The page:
Elas Plus: ‘One of most flexible and capable token systems in market today’

Token issuers will have far more flexibility and control over their offerings with Elas Plus, announced last week. Elas Digital‘s new offering uses the power of the BSV blockchain to allow clients to create and manage millions of tokens—for use cases ranging anywhere from social media and customer rewards, to voting credentials and digital representations of valuable real-world assets.

Elas will work with its clients to tailor the system to their individual needs. Elas Plus won’t be available to the general public to create speculative or “scam tokens” that have proliferated on more open platforms on other blockchains. Instead, it’s a more private, customized platform that aims to avoid the technical and regulatory hassles token issuers have encountered in the past.

Interview: Brendan Lee, Elas CEO

CoinGeek spoke to Elas CEO Brendan Lee about what sort of projects would use Elas Plus, and how they go about developing a token-based solution. Given the ability to create millions of blockchain tokens that actually work and are affordable to manage, the company is keen to avoid problems like speculative mania and legal headaches both for itself and clients. Lee tells us about how they’re doing this, and how Elas Plus can make life simpler for those who just want to use tokens to streamline other services.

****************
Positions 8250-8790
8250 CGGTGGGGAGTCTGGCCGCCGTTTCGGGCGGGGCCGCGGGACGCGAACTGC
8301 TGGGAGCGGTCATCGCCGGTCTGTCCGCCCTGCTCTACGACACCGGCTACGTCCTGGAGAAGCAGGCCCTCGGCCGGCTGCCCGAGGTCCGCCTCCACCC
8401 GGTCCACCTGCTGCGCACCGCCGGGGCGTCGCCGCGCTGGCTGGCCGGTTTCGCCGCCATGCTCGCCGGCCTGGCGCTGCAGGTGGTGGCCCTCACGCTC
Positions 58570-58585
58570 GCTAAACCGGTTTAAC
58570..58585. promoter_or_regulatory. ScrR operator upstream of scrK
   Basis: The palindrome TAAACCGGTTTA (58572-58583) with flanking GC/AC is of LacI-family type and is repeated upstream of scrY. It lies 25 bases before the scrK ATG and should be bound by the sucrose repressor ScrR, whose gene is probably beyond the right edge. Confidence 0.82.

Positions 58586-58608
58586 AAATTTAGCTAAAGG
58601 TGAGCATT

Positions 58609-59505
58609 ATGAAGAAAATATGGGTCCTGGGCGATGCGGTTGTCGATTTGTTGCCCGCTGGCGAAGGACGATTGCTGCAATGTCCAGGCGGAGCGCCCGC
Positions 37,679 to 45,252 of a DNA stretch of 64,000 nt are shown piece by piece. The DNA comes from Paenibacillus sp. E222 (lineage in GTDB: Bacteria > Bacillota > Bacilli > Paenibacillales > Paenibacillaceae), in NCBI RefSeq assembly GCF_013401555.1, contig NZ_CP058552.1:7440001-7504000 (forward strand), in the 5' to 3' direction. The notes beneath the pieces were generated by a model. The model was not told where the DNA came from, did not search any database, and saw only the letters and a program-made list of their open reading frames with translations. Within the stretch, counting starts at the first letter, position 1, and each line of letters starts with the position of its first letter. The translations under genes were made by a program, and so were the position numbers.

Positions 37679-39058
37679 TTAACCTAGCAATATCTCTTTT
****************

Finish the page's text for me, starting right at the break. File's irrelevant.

We also talked about Elas’ own recent experiences in Australia that demonstrate some of the more political hurdles BSV faces. Lobbyists supporting BTC have reportedly gained some influence in local industry groups, and may have been effective at shutting out BSV projects from grant applications. It’s a problem BSV companies have occasionally faced, out in the “real world”—curious potential users, new to blockchain and tokens, are impressed by BSV’s capabilities, but run up against disinformation campaigns in the media and on social networks from proponents of BTC and other digital asset networks.

How does Elas Plus work, what’s it for, and who will be using it? Additionally, can BSV developers overcome the hurdles others place in front of them and prove Bitcoin’s true usefulness simply by building better systems while ignoring the noise? Read on to find out.

What is Elas Plus?